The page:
I'm writing this up as we can the last of the tomatoes. There are a a few still out there, mostly not looking too healthy or not quite ripe yet. There's a few more tomato sandwiches left in this season, but it is winding down rapidly. The plants look very sparse as this has been a bumper year for the septoria leaf spot. However, production was excellent and we have more canned sauce and tomatoes than we expected.


We grew out 4 kinds of leeks this year. We will try them all, and select the best of each to go to seed next year, letting them all cross. The kinds are Giant Musselburgh, Inegol (our Turkish leek), Bandit (a Dutch variety from William Dam) and Verdonnet, a Swiss variety. 


We tried to avoid planting too much squash this year, but we seem to have oodles anyway. I'm hoping it is better than last year, when we got lots of squash but thanks to the cool, rainy weather it was all a bit watery and tasteless. Like the melons, the plants all collapsed last week with some kind of mildew or fungus, but the squash are pretty much ripe so it is okay.


Oh, that's why we have so much squash. They ate the cabbage bed! In spite of which, the cabbages are doing quite well. I'll be making lots of sauerkraut in the next week or two.


Beans are winding down. We got plenty to freeze, but after the hot spell at the end of August they kind of stopped producing much, and I kind of stopped remembering to check them, so the fresh beans are mostly over. There's going to be lots of dry ones though, if I can get around to processing them.


The zucchini are winding down, with the cooler nights and growth of mildew. Pretty standard for this time of year. I'm not too sorry; we had ridiculous amounts of zucchini. We have planted tons of it the last few years and gotten very little, thanks to swarms of cucumber beetles and squash bugs. This year the cucumber beetles were present in not too massive quantities and we didn't even see any squash bugs. I don't get it, but I am not complaining!

Behind them, we have the last section of potatoes to dig up. In the other bed it's our watermelon mass-crossing project. Melons in general were a little on the small side, but ripened a good 3 weeks earlier than last year. I suspect that's mostly down to better weather but again, no complaints! There have been some interesting crosses too. 


We do grow a few flowers and the zinnias in particular have been fab this year!


Here is our first assessable result of trying to grow some potatoes from seeds. I would say that the 4 potatoes on the left (top and bottom) are the offspring of Russian Blue; a prodigious producer of seedballs.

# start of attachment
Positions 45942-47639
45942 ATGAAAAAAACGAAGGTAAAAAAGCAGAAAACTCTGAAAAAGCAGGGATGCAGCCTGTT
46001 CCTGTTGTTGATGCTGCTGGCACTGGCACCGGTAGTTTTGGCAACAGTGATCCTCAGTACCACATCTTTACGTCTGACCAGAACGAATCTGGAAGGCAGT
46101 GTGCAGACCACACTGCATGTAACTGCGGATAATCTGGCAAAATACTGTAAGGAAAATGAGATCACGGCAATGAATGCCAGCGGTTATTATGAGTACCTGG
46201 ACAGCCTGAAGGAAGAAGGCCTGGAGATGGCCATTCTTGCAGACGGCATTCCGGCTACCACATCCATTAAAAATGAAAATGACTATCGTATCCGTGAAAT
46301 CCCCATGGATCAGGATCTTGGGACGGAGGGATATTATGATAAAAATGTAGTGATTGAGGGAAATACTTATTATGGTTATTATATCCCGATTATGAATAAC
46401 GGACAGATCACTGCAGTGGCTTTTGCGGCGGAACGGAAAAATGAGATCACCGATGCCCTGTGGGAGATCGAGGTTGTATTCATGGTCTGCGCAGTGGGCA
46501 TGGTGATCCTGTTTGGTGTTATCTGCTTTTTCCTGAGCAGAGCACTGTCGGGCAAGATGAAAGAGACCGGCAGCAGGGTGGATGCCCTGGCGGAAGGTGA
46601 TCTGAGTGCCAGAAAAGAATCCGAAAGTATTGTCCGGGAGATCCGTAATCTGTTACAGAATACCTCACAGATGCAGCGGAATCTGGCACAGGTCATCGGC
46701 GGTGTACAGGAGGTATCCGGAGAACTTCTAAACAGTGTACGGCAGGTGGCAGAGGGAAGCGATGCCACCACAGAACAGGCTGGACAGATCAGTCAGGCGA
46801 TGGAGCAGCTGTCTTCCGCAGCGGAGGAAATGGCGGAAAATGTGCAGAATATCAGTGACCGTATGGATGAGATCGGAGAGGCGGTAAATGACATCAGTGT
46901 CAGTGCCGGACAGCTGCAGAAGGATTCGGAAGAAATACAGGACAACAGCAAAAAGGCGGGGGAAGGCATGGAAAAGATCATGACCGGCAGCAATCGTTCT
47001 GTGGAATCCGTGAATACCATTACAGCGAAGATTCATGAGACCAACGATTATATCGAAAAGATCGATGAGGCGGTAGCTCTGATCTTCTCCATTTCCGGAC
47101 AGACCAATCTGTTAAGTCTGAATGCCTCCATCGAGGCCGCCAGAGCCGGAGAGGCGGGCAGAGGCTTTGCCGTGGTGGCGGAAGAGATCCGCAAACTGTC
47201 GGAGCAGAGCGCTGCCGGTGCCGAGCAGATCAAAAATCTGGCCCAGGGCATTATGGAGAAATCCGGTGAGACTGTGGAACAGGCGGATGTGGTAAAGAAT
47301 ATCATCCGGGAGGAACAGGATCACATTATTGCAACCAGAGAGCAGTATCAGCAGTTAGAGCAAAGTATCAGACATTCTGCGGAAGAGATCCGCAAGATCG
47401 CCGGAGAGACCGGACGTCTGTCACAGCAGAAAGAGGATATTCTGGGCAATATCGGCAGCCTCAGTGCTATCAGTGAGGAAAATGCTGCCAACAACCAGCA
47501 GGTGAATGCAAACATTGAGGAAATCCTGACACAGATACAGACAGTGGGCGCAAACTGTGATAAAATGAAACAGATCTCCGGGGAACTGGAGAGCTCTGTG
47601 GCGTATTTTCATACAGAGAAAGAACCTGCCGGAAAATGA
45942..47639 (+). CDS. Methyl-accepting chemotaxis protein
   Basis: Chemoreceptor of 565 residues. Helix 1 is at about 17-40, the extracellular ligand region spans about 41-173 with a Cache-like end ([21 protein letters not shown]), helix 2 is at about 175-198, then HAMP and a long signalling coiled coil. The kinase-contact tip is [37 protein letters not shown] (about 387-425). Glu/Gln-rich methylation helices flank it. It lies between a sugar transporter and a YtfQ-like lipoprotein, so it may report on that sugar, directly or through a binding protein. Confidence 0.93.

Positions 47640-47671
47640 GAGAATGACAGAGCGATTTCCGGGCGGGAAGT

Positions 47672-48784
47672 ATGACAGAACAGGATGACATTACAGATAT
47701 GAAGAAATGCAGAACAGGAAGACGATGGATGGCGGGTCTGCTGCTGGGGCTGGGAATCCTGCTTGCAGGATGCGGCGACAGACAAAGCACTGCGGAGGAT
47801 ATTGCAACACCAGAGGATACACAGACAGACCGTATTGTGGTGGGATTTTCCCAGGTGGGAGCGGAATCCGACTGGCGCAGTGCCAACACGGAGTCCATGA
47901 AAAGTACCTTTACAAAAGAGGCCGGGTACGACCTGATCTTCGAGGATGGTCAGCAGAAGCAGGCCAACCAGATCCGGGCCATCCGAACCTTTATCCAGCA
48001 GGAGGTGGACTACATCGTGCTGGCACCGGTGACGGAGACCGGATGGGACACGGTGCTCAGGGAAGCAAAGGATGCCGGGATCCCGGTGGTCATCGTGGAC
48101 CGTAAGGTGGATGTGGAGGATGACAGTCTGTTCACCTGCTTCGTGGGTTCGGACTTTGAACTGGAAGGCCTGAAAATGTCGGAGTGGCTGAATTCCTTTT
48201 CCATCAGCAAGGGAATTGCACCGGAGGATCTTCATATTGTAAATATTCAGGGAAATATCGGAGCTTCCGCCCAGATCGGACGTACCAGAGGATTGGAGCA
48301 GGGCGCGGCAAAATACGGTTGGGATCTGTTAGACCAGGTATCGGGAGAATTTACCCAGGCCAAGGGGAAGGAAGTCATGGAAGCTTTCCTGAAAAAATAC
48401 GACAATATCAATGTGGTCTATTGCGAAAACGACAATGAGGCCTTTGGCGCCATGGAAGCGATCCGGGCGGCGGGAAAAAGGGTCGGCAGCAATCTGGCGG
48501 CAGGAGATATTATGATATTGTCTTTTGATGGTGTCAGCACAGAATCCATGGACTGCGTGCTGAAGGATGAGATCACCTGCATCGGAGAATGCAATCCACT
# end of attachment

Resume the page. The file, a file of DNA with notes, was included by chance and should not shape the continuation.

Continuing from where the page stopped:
The two pink skinned potatoes next to them are the offspring of an unknown white potato (possibly Envol, but possibly not) and either Red Thumb or Pink Fir Apple. Red Thumb seems much more likely, as Pink Fir Apple has a reputation for being sterile, but I have heard of at least one potato clone that claims it as a parent, and when we were digging up our main potatoes recently I found a seed ball attached to a stem, which was still attached to a potato, and the potato was definitely a Pink Fir Apple. It was a very small seed ball; about a quarter or less of the usual size. I have seen them in previous years, and made a point of trying to extract some seeds from them, so Pink Fir Apple is a more probably parent than would immediately seem likely. At any rate, these are the 2 potatoes I am most interested in. Not that I have tasted any of these potatoes yet, or even seen what they look like cut open. Still, those are very pretty potatoes!

The last 2 potatoes, on the far right, are not particularly interesting. They are standard white potatoes basically, and as you can see very poor producers compared to any of the others. We'll just eat them. And sneer while we do it.


Here is another breeding success, 3 years in the making! This is a cross between Golden Midget watermelon and another, unknown, watermelon. Judging by the stripes, I suspect Crimson Sweet.

Golden Midget is a watermelon that turns yellow when ripe. I like that trait, but I'd like it in a bigger watermelon. It really is a midget.

The hybrid above, I'm afraid, has retained that quality. I'd have liked to have had it ripen as early as Golden Midget, but it ripened more like Crimson Sweet, just last week. Alas. We were very pleased with the flavour, though!

But I am undismayed, because the odds of getting a cross with the golden ripening gene show up at all in the f2 generation were approximately 64 to 1. My overall odds were more like 4 to 1, because I grew quite a few more than one plant of crossed Golden Midget seed. Because the golden ripening gene is recessive, it does not show up in the f1 generation of crosses. I had to wait until this year to hope I would have one turn up.

In theory I should now get only  plants with the golden ripening gene from the seed from this melon. However, I think that applies only if it was self fertilized, and who knows? Not very likely, given the number of other potential pollen sources. Still, I intend to sow this seed heavily next year and see what happens. It's kind of exciting!